I am no expert, but to my eye the last test image (post #38) looks very close to being spot on. I have seen more significant star distortions in images taken by a very successful amateur imager using a 20" PlaneWave, as well as in the latest image taken by ESO: https://www.eso.org/...c/news/eso1719/
I reckon a bit more practice with collimation and perhaps refining camera's tilt and you will have a sensibly perfect system
Those images were taken with my QHY163M which has a smaller chip than the G3-16200. I agree that the QHY163 images look decent, but there are still some artifacts around the stars. And when I switched cameras things totally changed (for the worse). That shouldn't happen. Alignment should remain constant regardless of the camera. Even with some tilt internal to the camera, I don't believe that will account for the differences in collimation that I am seeing after switching cameras. Please understand that I don't really know what I'm talking about, but I wonder if the Marcon mirror has different mechanical and optical centers than the CFF mirrors typically do.
The GSO RC optics seem to be acceptable quality. If you use it as an astrograph and not for planetary observations, you don't need high quality optics. The mechanics and stiffness of the telescope are then far more important. If your system has 0.7 strehl, it should be more than enough. For RC's the mechanics seem to be more important than the super high level optics; especially if you have a camera with big pixels and you're limited with the seeing (nyquist criterium). I'm looking at the big GSO rc's right now, but it's not very clear how stiff the telescope is with the new updated mirror cell.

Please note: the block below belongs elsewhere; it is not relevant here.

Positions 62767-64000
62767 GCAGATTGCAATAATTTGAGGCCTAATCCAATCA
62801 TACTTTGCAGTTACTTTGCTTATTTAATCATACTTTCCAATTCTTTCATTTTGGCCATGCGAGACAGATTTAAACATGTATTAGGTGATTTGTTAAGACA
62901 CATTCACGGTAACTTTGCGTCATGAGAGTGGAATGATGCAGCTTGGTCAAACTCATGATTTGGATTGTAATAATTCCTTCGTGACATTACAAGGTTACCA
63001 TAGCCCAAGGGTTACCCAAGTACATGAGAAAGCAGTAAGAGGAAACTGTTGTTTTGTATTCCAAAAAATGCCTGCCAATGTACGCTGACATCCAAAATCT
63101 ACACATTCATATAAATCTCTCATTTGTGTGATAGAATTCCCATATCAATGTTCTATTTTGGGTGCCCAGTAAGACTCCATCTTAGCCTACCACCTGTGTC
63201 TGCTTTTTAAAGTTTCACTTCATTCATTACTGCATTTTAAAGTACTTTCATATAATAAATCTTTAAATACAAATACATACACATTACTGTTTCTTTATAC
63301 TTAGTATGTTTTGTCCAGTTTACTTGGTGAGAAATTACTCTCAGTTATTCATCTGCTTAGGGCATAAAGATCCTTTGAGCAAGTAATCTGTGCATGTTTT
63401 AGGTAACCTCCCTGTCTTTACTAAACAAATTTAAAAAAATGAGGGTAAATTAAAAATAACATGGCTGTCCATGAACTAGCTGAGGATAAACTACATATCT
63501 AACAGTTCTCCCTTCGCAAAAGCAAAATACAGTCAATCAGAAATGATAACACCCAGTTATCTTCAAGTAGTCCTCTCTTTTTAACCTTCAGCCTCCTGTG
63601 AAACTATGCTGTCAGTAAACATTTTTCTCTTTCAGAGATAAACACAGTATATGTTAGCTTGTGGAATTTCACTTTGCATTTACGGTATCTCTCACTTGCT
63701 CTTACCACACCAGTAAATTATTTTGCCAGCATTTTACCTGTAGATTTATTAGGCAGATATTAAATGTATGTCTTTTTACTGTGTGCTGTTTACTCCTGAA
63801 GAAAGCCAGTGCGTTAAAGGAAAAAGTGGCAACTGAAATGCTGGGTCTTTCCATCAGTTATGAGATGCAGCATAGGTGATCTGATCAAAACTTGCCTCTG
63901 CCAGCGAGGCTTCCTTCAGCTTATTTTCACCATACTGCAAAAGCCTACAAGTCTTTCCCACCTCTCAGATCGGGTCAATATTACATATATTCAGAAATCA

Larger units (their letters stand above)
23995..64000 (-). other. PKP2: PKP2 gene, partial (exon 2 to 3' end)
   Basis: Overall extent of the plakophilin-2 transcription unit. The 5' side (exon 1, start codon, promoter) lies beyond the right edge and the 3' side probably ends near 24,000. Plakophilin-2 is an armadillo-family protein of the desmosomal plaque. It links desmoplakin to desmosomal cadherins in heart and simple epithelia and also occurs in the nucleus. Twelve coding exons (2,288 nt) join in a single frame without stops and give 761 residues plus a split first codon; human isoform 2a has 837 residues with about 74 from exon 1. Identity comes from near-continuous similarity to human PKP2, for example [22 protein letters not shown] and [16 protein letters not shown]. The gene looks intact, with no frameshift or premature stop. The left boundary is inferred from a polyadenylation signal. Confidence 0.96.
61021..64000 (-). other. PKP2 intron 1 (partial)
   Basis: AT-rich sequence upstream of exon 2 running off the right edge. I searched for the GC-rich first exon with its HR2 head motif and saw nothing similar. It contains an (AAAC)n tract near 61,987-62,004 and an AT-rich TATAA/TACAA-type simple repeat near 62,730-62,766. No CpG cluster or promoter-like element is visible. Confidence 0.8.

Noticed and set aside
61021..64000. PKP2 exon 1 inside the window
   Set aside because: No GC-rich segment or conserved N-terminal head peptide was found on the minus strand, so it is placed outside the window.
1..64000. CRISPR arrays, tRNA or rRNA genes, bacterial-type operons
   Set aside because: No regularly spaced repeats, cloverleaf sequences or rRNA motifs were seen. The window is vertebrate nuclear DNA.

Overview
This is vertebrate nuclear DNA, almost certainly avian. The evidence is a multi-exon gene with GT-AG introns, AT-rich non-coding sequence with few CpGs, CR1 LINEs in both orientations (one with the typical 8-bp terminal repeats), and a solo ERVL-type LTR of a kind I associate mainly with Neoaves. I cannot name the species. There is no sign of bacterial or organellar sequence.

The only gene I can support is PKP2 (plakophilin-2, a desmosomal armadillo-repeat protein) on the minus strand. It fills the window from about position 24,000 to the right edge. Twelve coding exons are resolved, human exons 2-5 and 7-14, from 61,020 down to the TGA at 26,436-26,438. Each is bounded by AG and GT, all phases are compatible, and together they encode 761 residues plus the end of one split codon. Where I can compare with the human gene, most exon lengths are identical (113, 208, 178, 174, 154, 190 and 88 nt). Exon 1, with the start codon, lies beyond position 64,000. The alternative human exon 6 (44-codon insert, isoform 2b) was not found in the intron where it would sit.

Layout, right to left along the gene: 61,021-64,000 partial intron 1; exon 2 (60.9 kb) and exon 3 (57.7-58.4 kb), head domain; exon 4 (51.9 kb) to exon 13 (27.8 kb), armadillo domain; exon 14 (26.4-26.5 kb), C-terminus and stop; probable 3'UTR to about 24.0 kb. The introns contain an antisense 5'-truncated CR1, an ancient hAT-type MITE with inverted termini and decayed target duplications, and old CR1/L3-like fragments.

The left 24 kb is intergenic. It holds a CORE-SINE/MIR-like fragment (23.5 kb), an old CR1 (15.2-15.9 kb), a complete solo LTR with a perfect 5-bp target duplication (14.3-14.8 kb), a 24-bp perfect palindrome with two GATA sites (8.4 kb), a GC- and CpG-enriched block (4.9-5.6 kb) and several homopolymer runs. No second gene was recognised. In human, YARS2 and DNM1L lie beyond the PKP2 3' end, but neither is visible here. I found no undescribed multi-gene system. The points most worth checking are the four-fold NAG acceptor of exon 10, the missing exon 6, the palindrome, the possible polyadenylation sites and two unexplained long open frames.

Maybe CFF can offer instruments with the GSO optics but their own mechanics and frame? I wonder how the mirror cell of the CFF looks like and how they counter lateral movements of the primary when the telescope is pointed at different positions in the sky, horizontal, vertical and rapid goto movements come to mind.
I'm not so sure. I believe that CFF guarantees a higher strehl than the GSO mirrors. While I agree that the mechanics of an RC scope is super important, why wouldn't I want the best mirror inside those mechanics? At the risk of putting words in Catalin's mouth, I suspect that he would clearly state that the CFF mirrors are going to be consistently better figured etc than the GSO. GSO makes good mirrors. I learned that in my research. But like anything that is more mass produced it's harder to maintain consistent high quality and it might be a bit more of a gamble with a GSO RC.